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Black, Dustin Lance (b. 1974)  
 
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The success of the film depends a great deal on the mesmerizing performance of Penn, who thoroughly inhabits the character of Milk, but it also owes much to the strength of Black's screenplay, which reflects his extensive research into Milk's life and into San Francisco politics during a time of momentous change. He places Milk within the context of the heady and tumultuous gay liberation years and he presents him as a heroic, but altogether human individual, with a messy personal life. The film is a biography of a courageous and visionary politician, not of a saint. Black's Milk is a man who grows to fill a role demanded by the extraordinary times in which he lived.

In the film, Milk's romantic relationships are intricately intertwined with his politics. As Black has explained, for glbtq people the personal is necessarily political. "Harvey was personally connected to why he was doing what he did. It wasn't just about rights or electoral politics, it was about the fact that he was in love with Scott Smith or Jack Lira--and he wanted that to be OK. He wanted to have the right to be himself."

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Deftly directed by Van Sant, the film earned a number of Academy Award nominations, including ones for Best Picture, Best Director (Van Sant), Best Actor (Penn), Best Supporting Actor (Josh Brolin), and Best Original Screenplay (Black).

Indeed, Black's screenplay earned him a number of honors: a Film Independent Spirit award for best first screenplay, an American Film Institute Award, and two awards from the Writers Guild of America, one for best original screenplay and the guild's Paul Selwin Civil Rights Award for "the member whose script best embodies the spirit of constitutional and civil rights and liberties."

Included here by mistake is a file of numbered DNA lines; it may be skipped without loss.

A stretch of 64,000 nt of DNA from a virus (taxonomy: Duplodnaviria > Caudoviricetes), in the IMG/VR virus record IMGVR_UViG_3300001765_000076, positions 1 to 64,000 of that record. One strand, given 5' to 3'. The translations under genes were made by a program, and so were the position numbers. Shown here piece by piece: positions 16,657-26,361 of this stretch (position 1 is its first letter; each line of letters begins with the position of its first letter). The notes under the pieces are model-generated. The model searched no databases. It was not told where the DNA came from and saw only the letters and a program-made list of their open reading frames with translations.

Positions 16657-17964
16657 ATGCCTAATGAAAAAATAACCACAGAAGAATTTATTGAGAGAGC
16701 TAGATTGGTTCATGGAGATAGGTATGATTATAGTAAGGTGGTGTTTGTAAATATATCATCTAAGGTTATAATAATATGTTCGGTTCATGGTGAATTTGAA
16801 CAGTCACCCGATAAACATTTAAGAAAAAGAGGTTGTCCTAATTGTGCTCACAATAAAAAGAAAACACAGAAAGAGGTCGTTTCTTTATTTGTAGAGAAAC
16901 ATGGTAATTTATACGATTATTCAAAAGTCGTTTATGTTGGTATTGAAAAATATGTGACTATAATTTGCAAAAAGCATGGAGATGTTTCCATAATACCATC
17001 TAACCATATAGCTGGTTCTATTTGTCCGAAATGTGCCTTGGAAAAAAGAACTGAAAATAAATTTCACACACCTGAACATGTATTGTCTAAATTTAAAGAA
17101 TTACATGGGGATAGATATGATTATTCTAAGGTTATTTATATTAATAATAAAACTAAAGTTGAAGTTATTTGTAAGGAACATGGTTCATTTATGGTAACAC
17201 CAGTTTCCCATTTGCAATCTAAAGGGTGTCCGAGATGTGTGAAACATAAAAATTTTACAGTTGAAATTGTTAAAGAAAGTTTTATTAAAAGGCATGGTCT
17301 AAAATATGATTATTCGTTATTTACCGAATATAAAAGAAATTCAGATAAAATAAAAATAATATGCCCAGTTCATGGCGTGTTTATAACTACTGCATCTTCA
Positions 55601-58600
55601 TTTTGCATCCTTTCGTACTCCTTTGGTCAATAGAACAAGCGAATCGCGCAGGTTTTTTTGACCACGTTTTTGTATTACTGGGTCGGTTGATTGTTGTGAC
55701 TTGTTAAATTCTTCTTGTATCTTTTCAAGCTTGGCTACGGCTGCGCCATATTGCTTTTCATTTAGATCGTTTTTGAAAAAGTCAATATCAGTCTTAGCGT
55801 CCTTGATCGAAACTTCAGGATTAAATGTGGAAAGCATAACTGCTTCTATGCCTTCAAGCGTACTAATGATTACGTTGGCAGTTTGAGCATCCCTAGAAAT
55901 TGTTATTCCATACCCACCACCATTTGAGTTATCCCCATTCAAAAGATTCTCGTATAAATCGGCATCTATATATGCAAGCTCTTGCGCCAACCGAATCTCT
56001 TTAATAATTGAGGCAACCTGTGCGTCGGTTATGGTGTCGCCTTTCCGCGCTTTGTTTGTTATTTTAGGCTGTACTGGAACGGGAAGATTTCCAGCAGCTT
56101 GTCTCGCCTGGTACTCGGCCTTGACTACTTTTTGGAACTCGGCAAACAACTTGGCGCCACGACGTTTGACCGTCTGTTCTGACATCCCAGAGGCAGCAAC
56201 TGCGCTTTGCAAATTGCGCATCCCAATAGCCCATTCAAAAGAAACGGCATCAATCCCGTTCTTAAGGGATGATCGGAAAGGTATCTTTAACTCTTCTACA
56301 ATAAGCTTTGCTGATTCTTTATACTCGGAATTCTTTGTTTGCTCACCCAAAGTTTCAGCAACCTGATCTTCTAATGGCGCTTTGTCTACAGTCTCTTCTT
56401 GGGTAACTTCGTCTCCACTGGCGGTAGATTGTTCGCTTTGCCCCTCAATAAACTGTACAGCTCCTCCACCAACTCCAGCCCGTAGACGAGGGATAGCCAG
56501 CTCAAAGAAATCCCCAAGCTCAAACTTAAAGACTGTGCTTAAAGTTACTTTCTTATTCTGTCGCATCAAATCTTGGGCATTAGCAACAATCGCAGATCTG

But the honor that brought Black the most attention was the Academy Award that he received for best original screenplay. In accepting the coveted award, he gave one of the most memorable acceptance speeches in the history of the Academy Awards, using the occasion to spread the message of activism and acceptance that Harvey Milk himself embodied.

Speaking just months after California voters had approved Proposition 8, which banned same-sex marriages and sparked deep anger and resentment among gay men and lesbians across the country, Black at once reassured young people and enunciated a powerful vision of equality.

After thanking his colleagues in making "this life-saving story," Black recalled that "When I was thirteen years old, my beautiful mother and my father moved us from a conservative Mormon home in San Antonio, Texas to California and I heard the story of Harvey Milk. And it gave me hope. It gave me the hope that I could live my life, it gave me the hope to one day live my life openly as who I am and that maybe one day I could even fall in love and get married."

After pausing to collect himself, he continued, "I want to thank my mom who has always loved me for who I am, even when there was pressure not to."

He concluded by articulating the great message of Harvey Milk himself: "But most of all, if Harvey had not been taken from us 30 years ago, I think he'd want me to say to all of the gay and lesbian kids out there tonight who have been told that they are less than by their churches or by the government or by their families that you are beautiful, wonderful creatures of value and that no matter what anyone tells you, God does love you and that very soon, I promise you, you will have equal rights, federally, across this great nation of ours. Thank you, thank you, and thank you God for giving us Harvey Milk."

Black's eloquent message of hope was heard not only by the millions of people watching the Academy Awards, but reached millions more through its dissemination via newscasts, youtube videos, and blogs. It instantly gave him credibility as a gay activist and spokesperson for the glbtq community.

Black has used this credibility well, taking many opportunities to speak out on gay issues and appear on high profile talk shows such as Oprah and NPR's Fresh Air, as well as at high schools and other venues to win support for gay rights. He and Cleve Jones have jointly advocated for a change in strategy by the glbtq political movement, advising a turn away from the current state-by-state approach to winning same-sex marriage to a strategy that focuses more broadly on a whole panoply of rights on the federal level.

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